Carmen Toulouse-Alspice’s hazelnut cake did not take first place at the bake-off, nor even second place, but that was not the strangest part.
She knew the secret ingredient, she used fresh hazelnuts from the tree in Paul and Ruth’s backyard, the batter was fluffy and light, and the cake perfectly risen and golden tawny in colour. The usual Hazelnut Cake won the contest again, and it was allegedly a blind tasting so Carmen couldn’t cry foul. And the second best cake came from some country woman who squealed like an orgasmic pig when her name was announced. Cheryl-Ann something.
No, the thing was, when she had the two cakes side by side on her kitchen counter, having bought one of The Hazelnut Cakes from the small booth on the boulevard, and tasted both of them, one after the other, she heard her beloved Uncle Matt and Auntie Thomasina knocking shyly at her back door.
She knew it was them before she saw them through the glass panes.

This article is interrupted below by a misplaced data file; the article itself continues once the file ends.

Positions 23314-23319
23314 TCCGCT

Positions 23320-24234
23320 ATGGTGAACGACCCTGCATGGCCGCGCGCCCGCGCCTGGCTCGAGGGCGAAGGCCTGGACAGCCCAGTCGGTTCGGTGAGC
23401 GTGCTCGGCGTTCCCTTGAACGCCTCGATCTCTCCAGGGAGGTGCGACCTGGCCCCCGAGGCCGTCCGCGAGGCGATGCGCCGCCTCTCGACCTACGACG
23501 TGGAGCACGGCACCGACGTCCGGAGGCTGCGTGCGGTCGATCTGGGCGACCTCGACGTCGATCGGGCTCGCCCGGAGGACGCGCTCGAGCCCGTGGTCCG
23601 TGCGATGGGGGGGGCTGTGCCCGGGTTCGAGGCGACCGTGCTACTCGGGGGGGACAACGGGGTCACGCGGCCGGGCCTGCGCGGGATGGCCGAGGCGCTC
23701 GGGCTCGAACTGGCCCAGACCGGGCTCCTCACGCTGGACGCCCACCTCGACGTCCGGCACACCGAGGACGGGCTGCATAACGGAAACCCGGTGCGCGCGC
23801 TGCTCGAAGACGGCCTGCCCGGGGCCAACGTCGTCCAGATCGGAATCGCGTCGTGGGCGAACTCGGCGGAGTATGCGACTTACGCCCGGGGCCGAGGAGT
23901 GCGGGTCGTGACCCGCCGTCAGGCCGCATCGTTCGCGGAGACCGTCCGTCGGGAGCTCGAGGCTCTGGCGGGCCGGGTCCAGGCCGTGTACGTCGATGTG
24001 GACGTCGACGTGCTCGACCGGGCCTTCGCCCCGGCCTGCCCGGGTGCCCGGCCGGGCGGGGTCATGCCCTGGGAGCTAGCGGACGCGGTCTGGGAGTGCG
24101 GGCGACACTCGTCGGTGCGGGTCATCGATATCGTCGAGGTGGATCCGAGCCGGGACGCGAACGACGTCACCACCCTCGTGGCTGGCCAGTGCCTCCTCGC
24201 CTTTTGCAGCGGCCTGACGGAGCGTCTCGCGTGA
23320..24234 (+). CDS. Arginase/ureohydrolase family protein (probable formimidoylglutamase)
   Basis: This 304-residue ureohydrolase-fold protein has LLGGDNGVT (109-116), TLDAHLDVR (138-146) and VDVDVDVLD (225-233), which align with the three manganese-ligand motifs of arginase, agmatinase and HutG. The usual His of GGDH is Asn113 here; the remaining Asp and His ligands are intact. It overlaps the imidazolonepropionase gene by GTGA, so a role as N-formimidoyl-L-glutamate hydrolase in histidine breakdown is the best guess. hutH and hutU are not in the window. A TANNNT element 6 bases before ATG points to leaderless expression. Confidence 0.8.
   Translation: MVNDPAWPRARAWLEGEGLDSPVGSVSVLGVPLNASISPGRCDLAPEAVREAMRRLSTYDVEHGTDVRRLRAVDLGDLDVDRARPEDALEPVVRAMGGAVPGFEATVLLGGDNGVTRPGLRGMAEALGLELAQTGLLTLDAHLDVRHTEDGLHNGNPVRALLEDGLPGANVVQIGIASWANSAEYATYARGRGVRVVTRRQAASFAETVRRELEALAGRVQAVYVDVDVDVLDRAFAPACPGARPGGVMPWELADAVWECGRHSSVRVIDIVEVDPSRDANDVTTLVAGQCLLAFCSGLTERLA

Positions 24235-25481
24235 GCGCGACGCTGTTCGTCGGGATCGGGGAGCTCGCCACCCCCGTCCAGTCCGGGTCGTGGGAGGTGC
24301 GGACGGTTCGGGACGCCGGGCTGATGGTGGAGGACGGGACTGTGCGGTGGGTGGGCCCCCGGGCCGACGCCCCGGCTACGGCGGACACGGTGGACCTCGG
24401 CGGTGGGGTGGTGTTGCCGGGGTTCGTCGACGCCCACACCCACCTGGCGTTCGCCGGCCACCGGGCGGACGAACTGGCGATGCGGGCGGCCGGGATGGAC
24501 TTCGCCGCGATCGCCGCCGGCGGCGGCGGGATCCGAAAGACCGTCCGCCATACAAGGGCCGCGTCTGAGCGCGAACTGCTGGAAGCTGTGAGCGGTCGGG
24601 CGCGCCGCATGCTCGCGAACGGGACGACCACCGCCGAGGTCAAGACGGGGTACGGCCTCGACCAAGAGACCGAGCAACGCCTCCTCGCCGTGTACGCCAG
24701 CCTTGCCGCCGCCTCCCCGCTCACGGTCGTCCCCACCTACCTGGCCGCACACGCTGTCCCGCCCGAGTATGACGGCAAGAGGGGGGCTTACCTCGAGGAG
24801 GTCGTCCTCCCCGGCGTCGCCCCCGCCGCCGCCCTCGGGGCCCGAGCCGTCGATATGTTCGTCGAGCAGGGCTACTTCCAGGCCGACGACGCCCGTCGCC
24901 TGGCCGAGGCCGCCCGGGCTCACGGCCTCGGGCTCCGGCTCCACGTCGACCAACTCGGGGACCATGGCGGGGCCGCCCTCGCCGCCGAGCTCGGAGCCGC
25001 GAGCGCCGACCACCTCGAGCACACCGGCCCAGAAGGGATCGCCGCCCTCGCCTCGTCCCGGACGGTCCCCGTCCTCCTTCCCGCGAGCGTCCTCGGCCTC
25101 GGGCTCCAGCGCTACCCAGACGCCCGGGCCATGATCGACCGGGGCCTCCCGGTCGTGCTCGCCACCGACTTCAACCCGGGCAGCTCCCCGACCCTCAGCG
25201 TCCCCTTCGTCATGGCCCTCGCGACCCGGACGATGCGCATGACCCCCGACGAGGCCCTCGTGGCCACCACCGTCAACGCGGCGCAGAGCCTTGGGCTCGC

She asked if they would like some cake and coffee, and they happily agreed, and sat at the kitchen table while Carmen sliced from her own cake, and poured hot coffee from the electric percolator on the counter.
Auntie Thomasina and Uncle Matt chatted about their dogs, and the possibility of a thunderstorm, and about the potholes on the road leading to their home, which had lain abandoned for over twenty years.
Uncle Matt still had that exceptionally persistent cowlick in his hair, now grey, at the back of his head, only kept in place by some kind of hair shellac that Auntie Thomasina picked up at the pharmacy. He’s too old to worry about cowlicks, she laughed. In response, Uncle Matt took out a small blue velvet box and opened it to reveal an engagement ring, one small diamond in a setting of white gold. Would you do me the honour? he asked Thomasina.
They told Carmen who murdered them. It was their neighbour, Clement, who had been in a dispute with them over an easement. He was a nasty sort, they told Carmen. Was he still alive?
Carmen said she would definitely find out, and refilled their coffee cups.
This cake is delicious, said Uncle Matt. Is there ginger in it?
Perhaps you could bake our wedding cake? said Auntie Thomasina.
Her cake had only taken the white ribbon, but Carmen Toulouse Allspice said: “I would be delighted.” They didn’t hear her. They were gone.